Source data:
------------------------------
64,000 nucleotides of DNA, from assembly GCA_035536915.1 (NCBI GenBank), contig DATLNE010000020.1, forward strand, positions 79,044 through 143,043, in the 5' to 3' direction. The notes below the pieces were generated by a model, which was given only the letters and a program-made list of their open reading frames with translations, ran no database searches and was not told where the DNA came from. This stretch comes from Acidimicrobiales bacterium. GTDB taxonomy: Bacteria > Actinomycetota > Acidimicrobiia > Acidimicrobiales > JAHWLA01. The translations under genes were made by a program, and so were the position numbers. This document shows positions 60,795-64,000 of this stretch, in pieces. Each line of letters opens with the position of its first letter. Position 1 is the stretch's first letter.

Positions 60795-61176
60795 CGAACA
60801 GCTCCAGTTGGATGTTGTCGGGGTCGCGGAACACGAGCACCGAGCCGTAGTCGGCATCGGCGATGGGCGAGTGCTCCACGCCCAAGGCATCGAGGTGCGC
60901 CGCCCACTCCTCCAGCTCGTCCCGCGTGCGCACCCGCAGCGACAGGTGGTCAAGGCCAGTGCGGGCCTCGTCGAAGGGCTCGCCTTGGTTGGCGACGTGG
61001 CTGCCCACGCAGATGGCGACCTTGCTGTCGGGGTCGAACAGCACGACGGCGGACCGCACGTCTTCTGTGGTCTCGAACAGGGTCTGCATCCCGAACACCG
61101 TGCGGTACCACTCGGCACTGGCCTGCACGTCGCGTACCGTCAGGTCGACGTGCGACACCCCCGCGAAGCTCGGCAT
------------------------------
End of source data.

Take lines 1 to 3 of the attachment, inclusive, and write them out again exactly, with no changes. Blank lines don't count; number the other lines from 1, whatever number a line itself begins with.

64,000 nucleotides of DNA, from assembly GCA_035536915.1 (NCBI GenBank), contig DATLNE010000020.1, forward strand, positions 79,044 through 143,043, in the 5' to 3' direction. The notes below the pieces were generated by a model, which was given only the letters and a program-made list of their open reading frames with translations, ran no database searches and was not told where the DNA came from. This stretch comes from Acidimicrobiales bacterium. GTDB taxonomy: Bacteria > Actinomycetota > Acidimicrobiia > Acidimicrobiales > JAHWLA01. The translations under genes were made by a program, and so were the position numbers. This document shows positions 60,795-64,000 of this stretch, in pieces. Each line of letters opens with the position of its first letter. Position 1 is the stretch's first letter.

Positions 60795-61176
60795 CGAACA